New insurance rules for self-driving cars and measures to improve provision of electric vehicle charge points have been introduced in the UK as part of the Vehicle Technology and Aviation Bill.
It is hoped these measures will help the UK to become a world leader in these technologies by breaking down some of the barriers that could limit companies from testing them in the UK.
Measures around insurance for self-driving cars will ensure better protection - a single insurance product for automated vehicles will now be able to cover both the motorist when they are driving, as well as the car when it is in automated mode. This will mean innocent victims involved in a collision with an automated vehicle will have quick and easy access to compensation.
Self-driving vehicles will allow the driver to hand full control and responsibility to the vehicle when technologies are turned on.
The measures follow a consultation by the Department for Transport on the issue of insurance for self-driving cars that closed in September 2016. The Secretary of State will be given the power to classify which vehicles are 'automated' and subject to the new insurance requirement.
Chris Grayling, the Transport Secretary, said: "Automated vehicles have the potential to transform our roads in the future and make them even safer and easier to use, as well as promising new mobility for those who cannot drive. But we must ensure the public is protected in the event of an incident and today we are introducing the framework to allow insurance for these new technologies."
David Williams, Head of Underwriting, at AXA UK, said: "This is a positive step forward that provides clarity to insurers to ensure we design our products appropriately. It keeps protection of the general public at its heart which we hope will encourage early adoption of some really impressive technology. The vast majority of accidents are caused by human error and we see automated vehicles having a massive impact, reducing the number and severity of accidents. As well as making our roads safer, insurance premiums are based on the cost of claims and therefore we expect substantially reduced premiums to follow."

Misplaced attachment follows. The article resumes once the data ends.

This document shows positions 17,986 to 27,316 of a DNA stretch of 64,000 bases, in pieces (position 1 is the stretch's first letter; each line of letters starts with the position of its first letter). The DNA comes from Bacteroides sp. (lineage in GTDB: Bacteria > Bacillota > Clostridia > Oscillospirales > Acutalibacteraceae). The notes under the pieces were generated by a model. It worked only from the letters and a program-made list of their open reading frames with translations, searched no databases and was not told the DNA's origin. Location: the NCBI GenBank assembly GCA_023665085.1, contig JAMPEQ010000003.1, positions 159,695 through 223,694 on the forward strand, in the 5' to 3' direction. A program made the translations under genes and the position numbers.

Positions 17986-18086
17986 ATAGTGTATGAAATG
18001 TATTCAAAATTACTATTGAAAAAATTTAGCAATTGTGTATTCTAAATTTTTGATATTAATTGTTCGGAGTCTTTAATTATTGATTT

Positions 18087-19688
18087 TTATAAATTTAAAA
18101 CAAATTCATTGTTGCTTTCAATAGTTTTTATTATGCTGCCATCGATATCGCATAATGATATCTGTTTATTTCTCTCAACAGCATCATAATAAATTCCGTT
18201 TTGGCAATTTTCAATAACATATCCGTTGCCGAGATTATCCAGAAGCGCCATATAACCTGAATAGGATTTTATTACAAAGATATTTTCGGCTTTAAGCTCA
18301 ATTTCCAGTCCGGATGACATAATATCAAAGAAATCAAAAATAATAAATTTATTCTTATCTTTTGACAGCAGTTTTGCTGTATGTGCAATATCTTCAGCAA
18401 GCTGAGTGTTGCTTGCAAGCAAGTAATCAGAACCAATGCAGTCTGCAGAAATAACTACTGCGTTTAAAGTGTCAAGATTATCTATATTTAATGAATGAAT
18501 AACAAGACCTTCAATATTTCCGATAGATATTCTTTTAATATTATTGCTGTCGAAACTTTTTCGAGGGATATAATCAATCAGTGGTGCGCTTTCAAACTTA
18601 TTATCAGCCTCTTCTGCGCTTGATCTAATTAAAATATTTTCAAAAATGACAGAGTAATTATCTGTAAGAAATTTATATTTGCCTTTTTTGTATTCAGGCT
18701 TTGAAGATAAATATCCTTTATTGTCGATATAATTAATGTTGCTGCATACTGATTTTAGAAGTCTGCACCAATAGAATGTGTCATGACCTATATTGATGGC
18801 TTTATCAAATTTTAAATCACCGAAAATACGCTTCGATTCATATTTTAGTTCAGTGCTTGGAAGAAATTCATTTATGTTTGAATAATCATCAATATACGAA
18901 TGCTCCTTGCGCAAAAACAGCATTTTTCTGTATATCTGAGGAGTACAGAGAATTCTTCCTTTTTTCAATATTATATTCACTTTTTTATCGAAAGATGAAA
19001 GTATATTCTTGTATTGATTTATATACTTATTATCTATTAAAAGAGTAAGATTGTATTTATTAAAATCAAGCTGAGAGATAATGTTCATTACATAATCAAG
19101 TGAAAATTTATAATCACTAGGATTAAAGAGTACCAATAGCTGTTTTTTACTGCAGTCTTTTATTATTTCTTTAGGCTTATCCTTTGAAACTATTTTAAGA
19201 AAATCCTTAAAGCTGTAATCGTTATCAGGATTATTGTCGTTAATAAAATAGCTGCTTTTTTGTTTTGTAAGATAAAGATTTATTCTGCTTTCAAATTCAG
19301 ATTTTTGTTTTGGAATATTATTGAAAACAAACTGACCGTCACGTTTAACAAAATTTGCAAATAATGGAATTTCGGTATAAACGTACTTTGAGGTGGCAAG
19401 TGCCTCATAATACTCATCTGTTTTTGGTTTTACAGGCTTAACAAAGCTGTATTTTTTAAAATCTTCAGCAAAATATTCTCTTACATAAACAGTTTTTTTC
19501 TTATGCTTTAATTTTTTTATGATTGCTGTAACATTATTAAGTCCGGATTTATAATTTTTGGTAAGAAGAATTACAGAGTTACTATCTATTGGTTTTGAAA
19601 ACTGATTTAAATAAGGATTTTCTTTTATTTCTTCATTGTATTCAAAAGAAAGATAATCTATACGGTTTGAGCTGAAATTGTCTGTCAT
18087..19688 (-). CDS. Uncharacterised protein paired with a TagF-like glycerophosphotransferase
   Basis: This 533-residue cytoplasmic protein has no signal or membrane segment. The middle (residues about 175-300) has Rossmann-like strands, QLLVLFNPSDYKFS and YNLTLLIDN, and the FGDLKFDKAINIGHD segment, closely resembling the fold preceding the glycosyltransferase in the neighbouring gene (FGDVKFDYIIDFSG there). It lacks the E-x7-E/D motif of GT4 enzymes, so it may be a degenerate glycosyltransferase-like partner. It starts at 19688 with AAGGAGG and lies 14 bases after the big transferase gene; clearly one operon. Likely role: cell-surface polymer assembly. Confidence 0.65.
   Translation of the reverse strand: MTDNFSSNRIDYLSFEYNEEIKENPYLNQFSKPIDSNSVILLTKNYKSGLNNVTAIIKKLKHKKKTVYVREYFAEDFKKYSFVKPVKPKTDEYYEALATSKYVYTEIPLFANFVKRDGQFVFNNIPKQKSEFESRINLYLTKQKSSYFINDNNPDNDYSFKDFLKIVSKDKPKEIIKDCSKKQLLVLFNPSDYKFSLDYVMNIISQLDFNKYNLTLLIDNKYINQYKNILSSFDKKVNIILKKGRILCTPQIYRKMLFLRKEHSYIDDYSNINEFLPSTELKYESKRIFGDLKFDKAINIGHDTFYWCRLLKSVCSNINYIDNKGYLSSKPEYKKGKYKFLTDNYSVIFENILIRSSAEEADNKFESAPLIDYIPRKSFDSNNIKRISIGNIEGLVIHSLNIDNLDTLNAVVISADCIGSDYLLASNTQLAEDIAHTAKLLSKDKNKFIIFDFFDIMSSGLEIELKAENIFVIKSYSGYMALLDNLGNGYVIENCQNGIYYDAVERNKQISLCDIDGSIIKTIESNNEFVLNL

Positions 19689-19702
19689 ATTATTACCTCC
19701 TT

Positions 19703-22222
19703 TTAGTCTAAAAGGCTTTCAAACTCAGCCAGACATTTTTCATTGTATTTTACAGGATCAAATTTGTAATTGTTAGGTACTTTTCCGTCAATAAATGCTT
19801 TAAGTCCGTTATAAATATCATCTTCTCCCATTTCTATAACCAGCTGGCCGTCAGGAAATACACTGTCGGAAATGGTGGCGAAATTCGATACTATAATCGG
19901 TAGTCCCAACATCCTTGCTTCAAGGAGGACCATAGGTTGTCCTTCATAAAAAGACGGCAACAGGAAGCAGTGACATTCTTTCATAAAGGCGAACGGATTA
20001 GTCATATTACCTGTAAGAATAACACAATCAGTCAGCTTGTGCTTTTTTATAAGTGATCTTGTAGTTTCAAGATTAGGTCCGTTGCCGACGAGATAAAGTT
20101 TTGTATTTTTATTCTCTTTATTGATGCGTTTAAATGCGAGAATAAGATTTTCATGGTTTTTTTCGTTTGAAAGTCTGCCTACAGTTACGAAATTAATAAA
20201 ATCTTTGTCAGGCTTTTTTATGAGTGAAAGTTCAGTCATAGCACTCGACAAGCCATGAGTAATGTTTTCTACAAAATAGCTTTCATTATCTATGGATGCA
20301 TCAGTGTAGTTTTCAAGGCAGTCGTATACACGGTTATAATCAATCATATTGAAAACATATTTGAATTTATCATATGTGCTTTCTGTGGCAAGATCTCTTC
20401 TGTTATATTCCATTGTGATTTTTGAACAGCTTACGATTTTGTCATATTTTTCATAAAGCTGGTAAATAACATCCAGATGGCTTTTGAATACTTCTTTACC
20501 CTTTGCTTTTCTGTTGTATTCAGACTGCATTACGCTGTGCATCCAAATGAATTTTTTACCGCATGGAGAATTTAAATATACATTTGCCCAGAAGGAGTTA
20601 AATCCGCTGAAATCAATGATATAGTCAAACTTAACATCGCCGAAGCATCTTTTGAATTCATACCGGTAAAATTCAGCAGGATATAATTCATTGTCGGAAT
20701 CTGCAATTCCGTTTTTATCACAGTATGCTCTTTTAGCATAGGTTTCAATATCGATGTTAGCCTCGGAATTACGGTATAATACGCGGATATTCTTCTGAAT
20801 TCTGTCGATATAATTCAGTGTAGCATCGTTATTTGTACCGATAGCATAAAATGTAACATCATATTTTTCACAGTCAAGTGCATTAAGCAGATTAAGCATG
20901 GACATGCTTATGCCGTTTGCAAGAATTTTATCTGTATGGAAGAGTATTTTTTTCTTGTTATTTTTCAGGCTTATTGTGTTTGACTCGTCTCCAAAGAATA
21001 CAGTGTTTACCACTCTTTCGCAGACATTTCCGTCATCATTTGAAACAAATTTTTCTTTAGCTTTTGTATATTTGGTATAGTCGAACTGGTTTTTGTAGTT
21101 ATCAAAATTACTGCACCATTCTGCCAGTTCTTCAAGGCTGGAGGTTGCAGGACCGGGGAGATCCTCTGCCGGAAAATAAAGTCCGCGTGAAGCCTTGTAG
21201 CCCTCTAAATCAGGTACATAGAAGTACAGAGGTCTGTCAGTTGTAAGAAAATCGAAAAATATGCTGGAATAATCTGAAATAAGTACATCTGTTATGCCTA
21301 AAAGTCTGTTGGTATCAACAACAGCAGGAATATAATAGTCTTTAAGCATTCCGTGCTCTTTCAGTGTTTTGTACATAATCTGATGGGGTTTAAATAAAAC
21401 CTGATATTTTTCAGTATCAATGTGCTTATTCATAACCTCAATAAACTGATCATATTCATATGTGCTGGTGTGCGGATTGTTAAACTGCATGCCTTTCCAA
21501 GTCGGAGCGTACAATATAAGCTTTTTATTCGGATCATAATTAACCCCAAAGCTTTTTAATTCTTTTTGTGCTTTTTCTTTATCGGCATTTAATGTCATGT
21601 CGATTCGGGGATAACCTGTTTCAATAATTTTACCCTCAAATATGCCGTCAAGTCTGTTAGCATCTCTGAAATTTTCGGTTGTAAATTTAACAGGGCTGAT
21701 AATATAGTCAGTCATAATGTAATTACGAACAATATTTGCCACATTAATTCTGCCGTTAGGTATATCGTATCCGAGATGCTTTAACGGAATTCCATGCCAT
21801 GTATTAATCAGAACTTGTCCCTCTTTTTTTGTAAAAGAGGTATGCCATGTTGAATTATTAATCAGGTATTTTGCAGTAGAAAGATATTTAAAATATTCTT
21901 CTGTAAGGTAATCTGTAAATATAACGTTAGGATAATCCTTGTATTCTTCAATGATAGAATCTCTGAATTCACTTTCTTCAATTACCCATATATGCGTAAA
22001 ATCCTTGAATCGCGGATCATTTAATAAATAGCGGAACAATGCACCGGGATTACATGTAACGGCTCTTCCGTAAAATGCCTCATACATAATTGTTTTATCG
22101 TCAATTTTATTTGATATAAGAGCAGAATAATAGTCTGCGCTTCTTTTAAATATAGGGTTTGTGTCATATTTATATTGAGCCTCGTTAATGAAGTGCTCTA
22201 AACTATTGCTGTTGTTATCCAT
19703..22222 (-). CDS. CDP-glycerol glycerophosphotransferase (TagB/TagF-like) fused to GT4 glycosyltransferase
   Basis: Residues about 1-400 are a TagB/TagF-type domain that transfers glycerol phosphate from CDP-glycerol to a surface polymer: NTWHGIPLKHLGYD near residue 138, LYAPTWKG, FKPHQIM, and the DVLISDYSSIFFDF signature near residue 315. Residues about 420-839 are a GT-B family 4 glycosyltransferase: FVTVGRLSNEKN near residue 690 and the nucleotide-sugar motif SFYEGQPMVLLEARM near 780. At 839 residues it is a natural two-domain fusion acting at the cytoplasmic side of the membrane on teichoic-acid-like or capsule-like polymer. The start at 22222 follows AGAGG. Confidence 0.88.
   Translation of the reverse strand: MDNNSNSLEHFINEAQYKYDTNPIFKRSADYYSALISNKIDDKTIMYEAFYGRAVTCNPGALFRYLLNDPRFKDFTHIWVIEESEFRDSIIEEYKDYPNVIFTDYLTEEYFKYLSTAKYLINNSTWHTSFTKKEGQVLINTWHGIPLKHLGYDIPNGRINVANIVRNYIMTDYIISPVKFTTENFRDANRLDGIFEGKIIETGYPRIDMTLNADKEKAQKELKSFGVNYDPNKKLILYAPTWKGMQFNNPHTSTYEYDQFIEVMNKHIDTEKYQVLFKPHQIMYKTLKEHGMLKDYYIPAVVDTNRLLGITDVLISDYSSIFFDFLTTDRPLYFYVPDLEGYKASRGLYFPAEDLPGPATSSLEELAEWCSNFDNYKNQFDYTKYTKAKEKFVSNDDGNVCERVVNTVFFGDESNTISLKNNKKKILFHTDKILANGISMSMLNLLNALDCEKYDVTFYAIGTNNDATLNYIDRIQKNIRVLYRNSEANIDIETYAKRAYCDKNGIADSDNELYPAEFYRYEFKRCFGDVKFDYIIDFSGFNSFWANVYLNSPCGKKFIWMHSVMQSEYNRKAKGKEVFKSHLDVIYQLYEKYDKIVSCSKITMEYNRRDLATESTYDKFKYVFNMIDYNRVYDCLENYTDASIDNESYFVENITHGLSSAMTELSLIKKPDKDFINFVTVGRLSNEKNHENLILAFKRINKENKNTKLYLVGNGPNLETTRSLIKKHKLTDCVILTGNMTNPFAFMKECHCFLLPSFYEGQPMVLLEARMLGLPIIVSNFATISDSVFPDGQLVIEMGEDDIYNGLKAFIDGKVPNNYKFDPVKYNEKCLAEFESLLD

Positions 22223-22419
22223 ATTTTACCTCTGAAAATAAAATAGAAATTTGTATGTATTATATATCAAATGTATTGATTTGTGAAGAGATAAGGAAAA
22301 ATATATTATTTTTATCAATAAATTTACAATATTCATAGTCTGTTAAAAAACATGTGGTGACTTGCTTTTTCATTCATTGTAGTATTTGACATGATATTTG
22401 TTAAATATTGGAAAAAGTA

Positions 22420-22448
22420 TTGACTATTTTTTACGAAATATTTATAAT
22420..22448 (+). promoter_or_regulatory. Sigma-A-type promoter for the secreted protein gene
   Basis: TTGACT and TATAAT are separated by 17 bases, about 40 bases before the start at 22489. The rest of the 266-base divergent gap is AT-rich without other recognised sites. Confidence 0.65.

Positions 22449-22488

Other measures set out in the Bill will mean easier access to infrastructure for electric vehicles. They could also ensure the right infrastructure is in place for the growing market for electric vehicles.
Motorway services and large fuel retailers could be made to provide electric charge points and hydrogen refuelling stations under planned new laws.
The measures could also make sure data about the location and availability of charging stations is openly available, and make it easier to use the different networks which are available. They follow a public consultation on measures to improve charging infrastructure.
John Hayes, Minister of State for Transport said: "If we are to accelerate the use of electric vehicles we must take action now and be ready to take more action later. I recognise that to encourage more drivers to go electric, the infrastructure needs to become even more widespread than the 11,000 charging points already in place and more straightforward. We are determined to do all we can to make electric vehicles work for everyone and these new laws will help make this a reality."
The bill will also introduce a stronger legal framework for diversionary courses - also known as speed awareness courses. These are police-run educational courses for those charged with minor motoring offences, as a voluntary alternative to a fixed penalty fine and points on their licence. The new statutory regime will ensure there is greater local accountability and financial transparency over their operation, and allow for a cap on the fees charged.
Source and top image: UK Government
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